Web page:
Warner Music Group

Signage for Warner Music Group is displayed at their offices at Warner Bros. Studios in Burbank, California on Feb. 5, 2013.

Patrick T. Fallon/Bloomberg via Getty Images

Warner Music Group has now become the largest music company to resolve litigation over its past internship programs. On Thursday, the attorney for the plaintiffs wrote a letter to the judge announcing that the substantive terms had been agreed upon by the parties.

The lawsuit was a consolidated action brought by lead plaintiffs Kyle Grant, who interned at Warner Bros. Records from August 2012 to April 2013, and Justin Henry, who worked at WMG subsidiary Atlantic Recording Corp. between October 2007 and May 2008.

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Last May, the plaintiffs, represented by attorneys at Virginia & Ambinder and Leeds Brown, got a green light from the judge to put out a class-action notice to an estimated 3,000 other individuals who might be covered by the claims of labor violations.

The settlement will cover the class. The amount being paid by WMG hasn't been revealed yet but will be by March 9, when the parties are expected to seek the judge's preliminary approval.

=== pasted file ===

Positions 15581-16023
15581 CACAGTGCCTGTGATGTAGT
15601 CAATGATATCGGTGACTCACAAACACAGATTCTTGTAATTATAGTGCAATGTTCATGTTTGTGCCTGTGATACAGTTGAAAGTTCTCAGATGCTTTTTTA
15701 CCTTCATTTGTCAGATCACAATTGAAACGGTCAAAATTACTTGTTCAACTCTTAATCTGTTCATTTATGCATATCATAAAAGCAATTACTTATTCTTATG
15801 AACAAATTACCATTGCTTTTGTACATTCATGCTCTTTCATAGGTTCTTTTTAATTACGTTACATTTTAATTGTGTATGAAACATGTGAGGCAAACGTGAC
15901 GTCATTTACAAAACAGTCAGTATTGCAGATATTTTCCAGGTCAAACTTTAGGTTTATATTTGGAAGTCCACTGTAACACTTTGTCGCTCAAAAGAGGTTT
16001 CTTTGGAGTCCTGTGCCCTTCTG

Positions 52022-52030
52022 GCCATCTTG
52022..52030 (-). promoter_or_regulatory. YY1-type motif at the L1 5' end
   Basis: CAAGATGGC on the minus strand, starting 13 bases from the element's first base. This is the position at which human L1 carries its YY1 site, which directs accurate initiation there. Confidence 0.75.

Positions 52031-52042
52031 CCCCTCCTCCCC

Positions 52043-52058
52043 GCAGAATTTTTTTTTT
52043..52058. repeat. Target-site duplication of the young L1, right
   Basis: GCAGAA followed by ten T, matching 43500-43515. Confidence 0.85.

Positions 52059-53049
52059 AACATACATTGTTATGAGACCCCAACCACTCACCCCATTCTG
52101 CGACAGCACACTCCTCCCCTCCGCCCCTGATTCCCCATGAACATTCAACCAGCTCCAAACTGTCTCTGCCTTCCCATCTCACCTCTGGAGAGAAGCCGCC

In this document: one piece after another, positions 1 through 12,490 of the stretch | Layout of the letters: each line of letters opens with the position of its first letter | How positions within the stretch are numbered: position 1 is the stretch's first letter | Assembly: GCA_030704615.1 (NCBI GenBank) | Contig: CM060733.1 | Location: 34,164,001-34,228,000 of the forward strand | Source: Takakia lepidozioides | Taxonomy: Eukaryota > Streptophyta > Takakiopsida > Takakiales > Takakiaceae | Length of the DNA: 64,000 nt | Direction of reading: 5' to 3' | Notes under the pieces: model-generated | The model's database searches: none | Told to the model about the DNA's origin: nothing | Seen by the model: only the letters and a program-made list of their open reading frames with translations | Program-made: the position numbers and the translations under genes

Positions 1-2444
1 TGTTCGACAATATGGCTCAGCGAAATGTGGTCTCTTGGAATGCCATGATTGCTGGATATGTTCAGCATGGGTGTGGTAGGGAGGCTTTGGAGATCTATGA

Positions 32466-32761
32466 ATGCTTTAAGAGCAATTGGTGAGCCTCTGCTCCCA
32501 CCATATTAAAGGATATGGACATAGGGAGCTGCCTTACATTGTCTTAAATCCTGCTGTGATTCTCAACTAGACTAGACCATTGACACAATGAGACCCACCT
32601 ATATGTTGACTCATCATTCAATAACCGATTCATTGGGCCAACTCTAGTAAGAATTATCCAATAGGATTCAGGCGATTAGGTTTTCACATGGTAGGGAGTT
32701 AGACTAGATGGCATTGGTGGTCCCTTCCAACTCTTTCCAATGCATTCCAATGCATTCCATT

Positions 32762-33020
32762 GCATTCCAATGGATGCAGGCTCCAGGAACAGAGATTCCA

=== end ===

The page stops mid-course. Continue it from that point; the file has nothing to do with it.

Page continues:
WMG joins other companies, including NBCU, Viacom and ICM, that have come to settlement agreements in the last few months.

Meanwhile, Fox is still fighting a summary judgment loss over its lawsuits at an appeals court and new lawsuits over internships continue to arrive on the court docket.

On Jan. 26, represented by the same lawyers who fought the battle against WMG, Allyson Kocivar brought a lawsuit on behalf of herself and other similarly situated against Wenner Media, parent company of Us Weekly and Rolling Stone magazines. Also that day, Camille Demere filed a proposed class-action against CBS Corporation and CBS Radio.

This article was originally published by The Hollywood Reporter.